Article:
Parish Capital, a North Carolina-based funds-of-funds manager with $2 billion under management, has agreed to be sold to StepStone, according to StepStone’s chief executive, Monte Brem. The deal is expected to close in January of 2012. Terms were not disclosed.
“Parish is a great way for us to enhance our capabilities at the small-end of the market,” said Brem in an interview with Buyouts. Brem also cited Parish’s European expertise as a reason to buy the firm.
As part of the deal, two of Parish Capital’s three founders, Charles Merritt and James Mason, will help with the transition but may not have active roles after that, Brem said. The firm’s third founder, Wendell McCain, left Parish Capital in 2010 to start a new firm, Onset Capital Partners. The three founders, all of whom graduated from the University of North Carolina, founded Parish Capital in 2003.
One Parish Capital investor, who was not authorized to speak publicly about the sale, said, “We felt that they were smart guys, but they’ve had a ton of turnover, and when you have that kind of turnover, you start to feel that it’s not what you bought into.”
StepStone, which was spun out of another turnover-plagued firm, PCG, several years ago, is both an advisory firm and an asset manager. Its advisory clients—mainly pension funds, sovereign wealth funds and foundations—have more than $40 billion in private equity assets, while its asset management business would oversee about $10 billion if the Parish acquisition goes through, as expected.
StepStone has been on the acquisition trail of late. In 2010, the firm purchased SilverBrook Private Equity as well as Citigroup Private Equity, sharply boosting the firm’s overall managed assets.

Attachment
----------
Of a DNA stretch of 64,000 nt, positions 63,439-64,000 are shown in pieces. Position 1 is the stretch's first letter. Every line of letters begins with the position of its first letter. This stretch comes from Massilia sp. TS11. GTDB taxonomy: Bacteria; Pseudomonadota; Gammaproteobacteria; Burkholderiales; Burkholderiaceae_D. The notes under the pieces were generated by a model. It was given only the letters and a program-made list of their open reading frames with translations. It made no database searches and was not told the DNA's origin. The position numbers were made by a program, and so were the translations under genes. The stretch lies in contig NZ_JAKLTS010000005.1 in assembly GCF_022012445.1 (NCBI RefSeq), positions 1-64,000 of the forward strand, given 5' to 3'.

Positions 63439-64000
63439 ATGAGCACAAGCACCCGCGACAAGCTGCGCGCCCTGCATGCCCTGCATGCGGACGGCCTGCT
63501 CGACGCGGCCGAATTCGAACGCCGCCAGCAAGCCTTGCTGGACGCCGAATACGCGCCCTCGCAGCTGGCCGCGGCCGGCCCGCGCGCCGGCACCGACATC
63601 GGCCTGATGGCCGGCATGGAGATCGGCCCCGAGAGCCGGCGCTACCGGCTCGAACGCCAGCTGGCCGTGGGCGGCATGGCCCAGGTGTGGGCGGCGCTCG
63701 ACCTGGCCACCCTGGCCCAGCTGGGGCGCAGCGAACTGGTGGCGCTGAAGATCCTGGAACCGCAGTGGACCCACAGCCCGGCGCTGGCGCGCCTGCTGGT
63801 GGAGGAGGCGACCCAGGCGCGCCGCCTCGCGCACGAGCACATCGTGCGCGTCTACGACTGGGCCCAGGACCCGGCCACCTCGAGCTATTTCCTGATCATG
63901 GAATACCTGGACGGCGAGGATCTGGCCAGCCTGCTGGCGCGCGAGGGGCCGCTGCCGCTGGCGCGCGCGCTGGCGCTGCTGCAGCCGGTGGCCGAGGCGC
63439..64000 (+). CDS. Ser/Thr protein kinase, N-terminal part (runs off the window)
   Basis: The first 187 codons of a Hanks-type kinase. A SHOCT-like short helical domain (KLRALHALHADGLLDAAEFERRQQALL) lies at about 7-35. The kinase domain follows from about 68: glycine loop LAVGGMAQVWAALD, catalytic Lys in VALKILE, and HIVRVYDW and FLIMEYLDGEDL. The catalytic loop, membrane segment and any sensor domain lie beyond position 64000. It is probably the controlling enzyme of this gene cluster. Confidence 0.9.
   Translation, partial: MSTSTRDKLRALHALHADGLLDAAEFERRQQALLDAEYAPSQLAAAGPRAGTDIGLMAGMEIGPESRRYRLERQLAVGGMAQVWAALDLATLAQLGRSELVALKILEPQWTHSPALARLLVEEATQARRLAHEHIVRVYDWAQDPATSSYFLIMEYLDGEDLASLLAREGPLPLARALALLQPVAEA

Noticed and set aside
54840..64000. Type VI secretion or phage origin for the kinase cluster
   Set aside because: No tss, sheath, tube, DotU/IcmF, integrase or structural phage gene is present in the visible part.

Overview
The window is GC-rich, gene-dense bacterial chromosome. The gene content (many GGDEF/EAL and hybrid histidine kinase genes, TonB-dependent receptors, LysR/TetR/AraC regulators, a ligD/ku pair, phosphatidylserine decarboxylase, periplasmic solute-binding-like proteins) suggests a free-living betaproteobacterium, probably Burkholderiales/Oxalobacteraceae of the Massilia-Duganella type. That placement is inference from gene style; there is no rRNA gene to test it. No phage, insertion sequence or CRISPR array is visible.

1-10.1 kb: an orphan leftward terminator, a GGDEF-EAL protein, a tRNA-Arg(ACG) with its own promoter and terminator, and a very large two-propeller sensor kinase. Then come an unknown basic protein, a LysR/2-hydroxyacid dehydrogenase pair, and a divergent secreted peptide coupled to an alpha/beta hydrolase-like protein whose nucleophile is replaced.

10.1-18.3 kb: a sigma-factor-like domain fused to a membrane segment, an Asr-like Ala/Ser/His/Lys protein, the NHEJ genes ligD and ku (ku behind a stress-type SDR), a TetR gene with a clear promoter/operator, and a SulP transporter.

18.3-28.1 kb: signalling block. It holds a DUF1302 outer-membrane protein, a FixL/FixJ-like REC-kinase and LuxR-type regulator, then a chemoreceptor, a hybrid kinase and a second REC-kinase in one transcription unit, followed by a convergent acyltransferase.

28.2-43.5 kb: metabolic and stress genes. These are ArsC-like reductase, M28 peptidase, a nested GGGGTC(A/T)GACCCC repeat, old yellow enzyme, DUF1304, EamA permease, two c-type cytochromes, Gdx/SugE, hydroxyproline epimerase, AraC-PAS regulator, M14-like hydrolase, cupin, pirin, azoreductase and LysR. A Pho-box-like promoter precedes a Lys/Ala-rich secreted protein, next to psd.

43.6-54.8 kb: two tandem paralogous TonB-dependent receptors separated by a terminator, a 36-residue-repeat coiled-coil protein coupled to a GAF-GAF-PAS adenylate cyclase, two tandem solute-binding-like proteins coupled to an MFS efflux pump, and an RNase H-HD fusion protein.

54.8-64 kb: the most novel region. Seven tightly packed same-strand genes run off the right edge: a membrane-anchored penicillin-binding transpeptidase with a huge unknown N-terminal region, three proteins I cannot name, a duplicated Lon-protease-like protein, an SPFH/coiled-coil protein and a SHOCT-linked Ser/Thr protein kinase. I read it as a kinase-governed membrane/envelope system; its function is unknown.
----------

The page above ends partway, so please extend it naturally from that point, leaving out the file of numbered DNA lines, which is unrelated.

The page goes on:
Advisory clients of StepStone include the State of Wisconsin Investment Board, the New York State Teachers’ Retirement System and the Pennsylvania State Employees’ Retirement System, among others.
For its part, Parish Capital’s investors have included the California Public Employees’ Retirement System, the New York State Common Retirement Fund, the New York State Teachers’ Retirement System, the North Carolina Treasury and Duke Management Co.
A key question for StepStone is what it plans to do with its Parish Capital acquisition. Parish Capital has been known since its inception as an emerging funds-of-funds manager. According to Brem, however, StepStone “doesn’t have any plans to start fundraising for a successor, co-mingled, fund of funds,” and said StepStone plans to focus more on customized separate accounts.
Moreover, the departure of Merritt and Mason could activate “key man” provisions, potentially forcing StepStone to get reaffirmations from Parish Capital’s current investors about their intentions to remain committed.
News that Parish Capital had been seeking a buyer had been lingering for several months, ever since Fortune reported in June that the firm hired an investment bank.
Calls made to Parish Capital were not returned.